\OT1/cmr/bx/n/14.4 the same start up to Note: They end with clearpage 
 []

[2

] (soquestion.aux) ) 
Here is how much of TeX's memory you used:
 715 strings out of 428783
 8144 string characters out of 3164549
 61307 words of memory out of 3000000
 4071 multiletter control sequences out of 15000+200000
 5452 words of font info for 20 fonts, out of 3000000 for 9000
 1096 hyphenation exceptions out of 8191
 25i,5n,21p,416b,117s stack positions out of 5000i,500n,10000p,200000b,50000s

Output written on soquestion.pdf (2 pages).
  • 2
    Operating system preference? On a Unix-like system, this should be easy with system utilities. – Mike Renfro Feb 2 '16 at 22:00
  • Added Windows 8 to the question. Are you suggesting that I extract the portions I want using regex on the .tex file? I am not sure if that is the right auxiliary file. – lawyeR Feb 2 '16 at 22:31
  • The notes should be in the footer, rather than being forced at the bottom with \clearpage – egreg Feb 2 '16 at 22:34
  • 1
    All of your examples have only one line of text in the subsubsection. Do you want all the text between the \subsubsection and the \clearpage, regardless of how many lines there are? Do you want the \subsubsection command itself, or just the contents of that subsubsection? – Mike Renfro Feb 3 '16 at 1:26
  • 3
    I think it would help if you added an example of the sorts of text (e.g. multiple lines, text containing commands etc) that can appear in your notes together with the corresponding "output file" that is generated. – Andrew Feb 3 '16 at 2:39
2

Since the creation of the file is automated, we can rely on a consistent usage and also use that to our advantage. To that end, I

  • assume you're never using \subsubsection*{..} or \subsubsection[.]{..}

  • assume you'll always have \subsubsection{..} ... \clearpage for any \subsubsection. That is, the text after the \subsubsection title is delimited at the beginning by \subsubsection{..} and at the end by \clearpage.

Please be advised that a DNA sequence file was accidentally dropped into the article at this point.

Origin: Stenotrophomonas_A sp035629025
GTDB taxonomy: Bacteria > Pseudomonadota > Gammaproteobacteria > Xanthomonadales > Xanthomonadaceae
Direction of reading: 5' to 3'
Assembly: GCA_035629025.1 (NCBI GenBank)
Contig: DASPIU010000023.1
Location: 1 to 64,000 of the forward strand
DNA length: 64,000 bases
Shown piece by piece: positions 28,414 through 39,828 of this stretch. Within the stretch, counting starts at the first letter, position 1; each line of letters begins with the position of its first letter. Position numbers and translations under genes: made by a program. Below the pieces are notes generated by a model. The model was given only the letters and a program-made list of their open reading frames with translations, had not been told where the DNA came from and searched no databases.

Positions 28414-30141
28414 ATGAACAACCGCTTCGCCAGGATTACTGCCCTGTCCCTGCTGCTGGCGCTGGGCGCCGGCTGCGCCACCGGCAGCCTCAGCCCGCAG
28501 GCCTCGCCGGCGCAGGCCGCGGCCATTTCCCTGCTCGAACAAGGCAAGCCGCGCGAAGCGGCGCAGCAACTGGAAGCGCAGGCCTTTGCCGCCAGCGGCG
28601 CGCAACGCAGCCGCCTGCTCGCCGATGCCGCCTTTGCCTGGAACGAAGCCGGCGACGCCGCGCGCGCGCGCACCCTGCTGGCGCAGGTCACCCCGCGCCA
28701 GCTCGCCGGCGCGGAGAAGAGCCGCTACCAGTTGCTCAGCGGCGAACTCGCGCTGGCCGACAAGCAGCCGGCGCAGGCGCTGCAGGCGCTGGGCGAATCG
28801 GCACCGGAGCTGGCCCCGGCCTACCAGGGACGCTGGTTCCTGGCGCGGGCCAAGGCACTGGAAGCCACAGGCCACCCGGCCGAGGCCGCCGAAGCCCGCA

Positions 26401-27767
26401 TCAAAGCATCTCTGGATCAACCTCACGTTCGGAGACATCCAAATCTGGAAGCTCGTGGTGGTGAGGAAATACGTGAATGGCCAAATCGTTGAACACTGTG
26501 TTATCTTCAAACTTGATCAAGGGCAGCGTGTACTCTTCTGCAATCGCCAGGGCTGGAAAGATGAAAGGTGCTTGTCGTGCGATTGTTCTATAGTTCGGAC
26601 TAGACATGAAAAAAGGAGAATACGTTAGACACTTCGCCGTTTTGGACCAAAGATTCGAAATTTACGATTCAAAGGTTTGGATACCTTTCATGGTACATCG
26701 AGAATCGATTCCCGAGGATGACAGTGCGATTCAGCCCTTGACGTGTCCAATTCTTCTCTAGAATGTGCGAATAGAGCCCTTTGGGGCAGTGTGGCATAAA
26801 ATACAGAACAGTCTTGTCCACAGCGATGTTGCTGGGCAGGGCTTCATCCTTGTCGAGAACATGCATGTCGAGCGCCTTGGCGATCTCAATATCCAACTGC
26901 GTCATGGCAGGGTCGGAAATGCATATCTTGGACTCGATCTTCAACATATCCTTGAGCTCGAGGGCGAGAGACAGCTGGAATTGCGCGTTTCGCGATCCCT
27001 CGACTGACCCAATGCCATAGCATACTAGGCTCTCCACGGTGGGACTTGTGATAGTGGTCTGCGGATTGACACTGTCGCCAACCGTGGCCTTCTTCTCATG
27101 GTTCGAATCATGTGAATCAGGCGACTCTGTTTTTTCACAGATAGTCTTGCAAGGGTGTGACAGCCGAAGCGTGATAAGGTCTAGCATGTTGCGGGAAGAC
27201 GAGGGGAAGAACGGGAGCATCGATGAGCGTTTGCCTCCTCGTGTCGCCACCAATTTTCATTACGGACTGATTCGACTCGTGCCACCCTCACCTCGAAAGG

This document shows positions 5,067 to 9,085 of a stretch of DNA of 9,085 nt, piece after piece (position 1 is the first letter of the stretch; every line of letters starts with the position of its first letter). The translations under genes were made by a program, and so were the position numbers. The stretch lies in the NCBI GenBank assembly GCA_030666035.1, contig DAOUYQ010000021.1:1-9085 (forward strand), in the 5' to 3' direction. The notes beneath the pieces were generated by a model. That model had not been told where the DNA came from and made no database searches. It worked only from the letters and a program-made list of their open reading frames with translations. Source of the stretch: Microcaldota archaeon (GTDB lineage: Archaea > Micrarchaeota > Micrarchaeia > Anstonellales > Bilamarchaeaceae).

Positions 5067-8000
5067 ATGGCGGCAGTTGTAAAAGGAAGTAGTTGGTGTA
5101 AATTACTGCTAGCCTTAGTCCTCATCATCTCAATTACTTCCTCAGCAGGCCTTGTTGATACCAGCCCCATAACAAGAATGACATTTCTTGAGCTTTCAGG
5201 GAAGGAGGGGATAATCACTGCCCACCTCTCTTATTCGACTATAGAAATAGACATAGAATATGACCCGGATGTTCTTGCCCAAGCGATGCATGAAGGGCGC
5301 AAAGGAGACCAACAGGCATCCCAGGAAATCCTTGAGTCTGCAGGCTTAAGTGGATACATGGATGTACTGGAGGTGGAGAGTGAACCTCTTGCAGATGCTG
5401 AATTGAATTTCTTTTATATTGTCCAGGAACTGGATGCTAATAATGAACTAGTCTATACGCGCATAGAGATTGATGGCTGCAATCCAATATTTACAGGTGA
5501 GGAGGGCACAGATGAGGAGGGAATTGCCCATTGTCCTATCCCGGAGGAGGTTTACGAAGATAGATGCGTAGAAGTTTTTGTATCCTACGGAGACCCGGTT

\documentclass{article}
\usepackage{xcolor}

\let\oldsubsubsection\subsubsection
\makeatletter
\long\def\subsubsection#1#2\clearpage{%
  \begingroup
  \let\textcolor\@secondoftwo% Extract <text> from \textcolor{<color>}{<text>}
  \let\textsf\@firstofone% Ignore \textsf
  \let\textbf\@firstofone% Ignore \textbf
  %\let\par\space% If \par is a problem in the output
  % ... Ignore other commands
  \xdef\@@x{#2}% Extract entire <title> in \subsubsection{<title>}
  \immediate\write\subsubsectiontextfile{\@@x}% Write <title> to file
  \endgroup
  \oldsubsubsection{#1}#2\clearpage% Regular \subsubsection
}
\makeatother
\AtBeginDocument{%
  \newwrite\subsubsectiontextfile
  \immediate\openout\subsubsectiontextfile=\jobname.sst}
\AtEndDocument{\immediate\closeout\subsubsectiontextfile}

\begin{document}

\section{How to Find and Extract Text within Fixed Markers}

\noindent\rule{150pt}{1.7pt}  
\vspace{2pt}
\subsubsection{\textcolor{blue}{\textsf{R} Note: History and Current Status of \textsf{R}}}:
\textsf{R} is an open source software platform used to analyze data.  
Written originally in the early 1990's, it is an \textbf{object-oriented}, \textbf{interpreted} 
programming language blessed with a wealth of constantly-growing and improving "packages" and 
a vibrant user community.

\clearpage

\section{Each Note is at the bottom of a page.  All have the same start up to Note: They end with clearpage}

\noindent\rule{150pt}{1.7pt}  
\vspace{2pt}
\subsubsection{\textcolor{blue}{\textsf{R} Note: Different text}}:  
Some other text. **There are NO OTHER COMMANDS after the colon except \textsf{R} and all of it consists 
of ONE LINE OF TEXT.**

\clearpage

\end{document}

The above produces <jobname>.sst that has in it

: R is an open source software platform used to analyze data. Written originally in the early 1990's, it is an object-oriented, interpreted programming language blessed with a wealth of constantly-growing and improving "packages" and a vibrant user community. \par 
: Some other text. **There are NO OTHER COMMANDS after the colon except R and all of it consists of ONE LINE OF TEXT.** \par 

The part between \begingroup...\endgroup is used to remove all of the possible formatting that might be included in the \subsubsection text. In our case, it removes the functionality of \textcolor{<colour>}{<text>} to \@secondoftwo and \textsf{<text>} and \textbf{<text>} to \@firstofone (in both cases they just return <text>). You can add more of these no-ops here.

Once extracted, we immediately write it to file <jobname>.sst. It's sufficient to open this file \AtBeginDocument and close it \AtEndDocument, as you're not interested in the page its on.

Not sure whether the inclusion of \par is a problem. You could add \let\par\space to convert \par into a regular space .

  • I am awed. It seems petty, but my goal was to get the text AFTER the subsubsection header. In other words, from the closing brace } of the subsubsection to the \clearpage. It seems your code could do that and perhaps be even simpler -- but you are far beyond what I would know how to modify. Assuming you can show how to extract the text (not the subsubsection text after "Note: ") I will be delighted to accept your answer since it is simpler to implement than Perl or Unix regex. – lawyeR Feb 4 '16 at 22:05